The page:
Do you think the 1932 Ford is the quintessential hot rod? What about the Cobra roadster? Both are good candidates, but another company is ready to throw yet another hat into the ring. FastGlass55, based in Orange, California, has readied its molds to start producing a complete '55 Chevy!
Lowell Peterson, a hot rodder who has been building and working on old cars in his shop for the past 16 years, knew the molds for this body style had been around for years before he bought them, but since you could still find Tri-Five Chevys for a decent price a decade ago, why would anyone want one made from fiberglass? Well, all you have to do nowadays is turn on a TV and see what is happening to Tri-Five prices at various auctions around the country to figure out the real nice ones are getting snapped up and put into collections, leaving only the dregs for us regular Joes.
Figuring the time was right for his '55, Lowell and his partner/son John dusted off their molds and 'glassed up a demo, which Lowell has been taking to various shows around the country to see what the response would be. He's gotten a few confused looks from those who don't believe there is a need for a 'glass '55, but those are probably the same folks who scoffed at the idea of building a fiberglass '32 Ford three-window, and we all know there are a few of those out there now. Others realize this is the wave of the future. If you want to start out with a brand-new body instead of a 50-year-old beater, then this 'glass '55 is for you!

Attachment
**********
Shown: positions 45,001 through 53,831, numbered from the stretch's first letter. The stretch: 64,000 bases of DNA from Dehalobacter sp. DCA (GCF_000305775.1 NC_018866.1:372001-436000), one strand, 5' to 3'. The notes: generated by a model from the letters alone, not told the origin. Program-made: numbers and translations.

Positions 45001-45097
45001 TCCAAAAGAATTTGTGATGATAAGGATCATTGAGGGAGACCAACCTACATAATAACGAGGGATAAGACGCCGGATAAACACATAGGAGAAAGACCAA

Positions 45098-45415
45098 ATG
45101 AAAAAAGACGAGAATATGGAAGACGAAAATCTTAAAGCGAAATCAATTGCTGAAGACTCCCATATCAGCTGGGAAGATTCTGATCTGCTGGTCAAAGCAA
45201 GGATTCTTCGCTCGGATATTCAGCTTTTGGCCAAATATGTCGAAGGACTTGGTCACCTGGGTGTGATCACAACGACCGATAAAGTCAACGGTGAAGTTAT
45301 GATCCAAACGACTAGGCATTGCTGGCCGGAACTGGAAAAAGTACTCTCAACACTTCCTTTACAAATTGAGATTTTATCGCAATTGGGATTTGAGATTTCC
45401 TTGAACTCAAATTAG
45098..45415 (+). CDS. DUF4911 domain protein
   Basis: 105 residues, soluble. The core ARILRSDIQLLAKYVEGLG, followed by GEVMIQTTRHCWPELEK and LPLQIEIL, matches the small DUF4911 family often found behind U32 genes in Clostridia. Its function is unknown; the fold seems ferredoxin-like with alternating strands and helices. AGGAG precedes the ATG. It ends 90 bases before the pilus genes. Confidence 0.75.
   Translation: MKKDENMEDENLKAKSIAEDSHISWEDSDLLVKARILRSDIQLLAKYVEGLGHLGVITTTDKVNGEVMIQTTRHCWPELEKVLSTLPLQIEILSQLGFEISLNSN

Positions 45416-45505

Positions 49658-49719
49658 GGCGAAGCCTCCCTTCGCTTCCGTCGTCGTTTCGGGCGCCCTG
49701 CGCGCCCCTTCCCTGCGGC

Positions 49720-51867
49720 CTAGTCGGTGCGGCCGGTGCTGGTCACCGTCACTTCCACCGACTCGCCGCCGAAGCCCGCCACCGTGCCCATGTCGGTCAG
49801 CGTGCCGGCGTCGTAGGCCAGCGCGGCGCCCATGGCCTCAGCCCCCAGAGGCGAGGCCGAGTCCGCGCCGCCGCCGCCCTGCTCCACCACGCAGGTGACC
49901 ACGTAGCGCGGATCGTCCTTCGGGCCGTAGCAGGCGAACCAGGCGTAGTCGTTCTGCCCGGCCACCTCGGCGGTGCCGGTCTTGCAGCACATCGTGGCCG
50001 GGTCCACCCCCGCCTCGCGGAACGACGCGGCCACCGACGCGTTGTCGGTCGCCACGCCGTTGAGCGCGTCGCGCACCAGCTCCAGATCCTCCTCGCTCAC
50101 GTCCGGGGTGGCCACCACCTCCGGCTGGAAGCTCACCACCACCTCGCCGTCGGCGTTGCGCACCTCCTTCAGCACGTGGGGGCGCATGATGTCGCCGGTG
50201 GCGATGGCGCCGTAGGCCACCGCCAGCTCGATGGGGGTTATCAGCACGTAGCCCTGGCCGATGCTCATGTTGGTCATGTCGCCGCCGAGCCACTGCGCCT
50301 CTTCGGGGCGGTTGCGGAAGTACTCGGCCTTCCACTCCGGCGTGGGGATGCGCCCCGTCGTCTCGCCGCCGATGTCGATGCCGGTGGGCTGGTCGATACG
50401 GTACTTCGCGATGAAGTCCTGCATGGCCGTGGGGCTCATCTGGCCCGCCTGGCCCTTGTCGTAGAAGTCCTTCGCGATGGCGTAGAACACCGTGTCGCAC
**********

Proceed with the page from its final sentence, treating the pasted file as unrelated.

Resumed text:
Folks who follow the Tri-Five market know the '55 is typically the least expensive of the three years offered for this body (the other two being the '56 and the '57). The basic kit from FastGlass55 sells for $14,900 and includes the body, front fenders, hood, trunk lid, plus hung and latched doors. A look inside reveals a complete reinforced floor as well as a steel skeleton structure that surrounds the body's perimeter (including the window openings, pillars, cowl, rocker section, and package tray area). Everything is enclosed in 10-pound-density polyurethane before being 'glassed over. All this extra work makes for one solid car (the doors shut with the loud "thunk" you want). FastGlass55 also offers other 'glass parts to help finish the car, including the front and rear bumpers as well as the dash.
There is already a huge aftermarket parts network for Tri-Fives, where you can get the rest of the parts needed to finish the car (the window regulators, for example), and any original part will fit this body, too. About the only parts not offered in the aftermarket are taillight housings and windshield moldings, but everything else is attainable through a company such as Danchuk.
Since all original parts will work on this body, it will also fit original chassis and frames. However, you know a hot rodder won't want stock items, so aftermarket frame manufacturers such as Art Morrison or Jim Meyer offer a wide selection of tricked-out chassis that would work under this body. FastGlass55 doesn't offer a roller kit at this time, but Lowell wants to see what kind of questions people ask before he rules out what kind of package he'll offer in the future.
Lowell's idea is that you can get down the road for about $29,000, with maybe $40,000 needed to make the ride complete. You, of course, are free to spend hundreds of thousands of dollars on your own car if you so desire! It may be a West Coast thing, but right now Lowell is finding more folks interested in having someone build the car for them rather than building it themselves. But Lowell believes there is a facet of the hot rodding world (and maybe even the Gasser crowd) who would be interested in his '55. After all, '32 Fords took the aftermarket 'glass business by storm in the '80s-now there is a '55 Chevy available in 2006!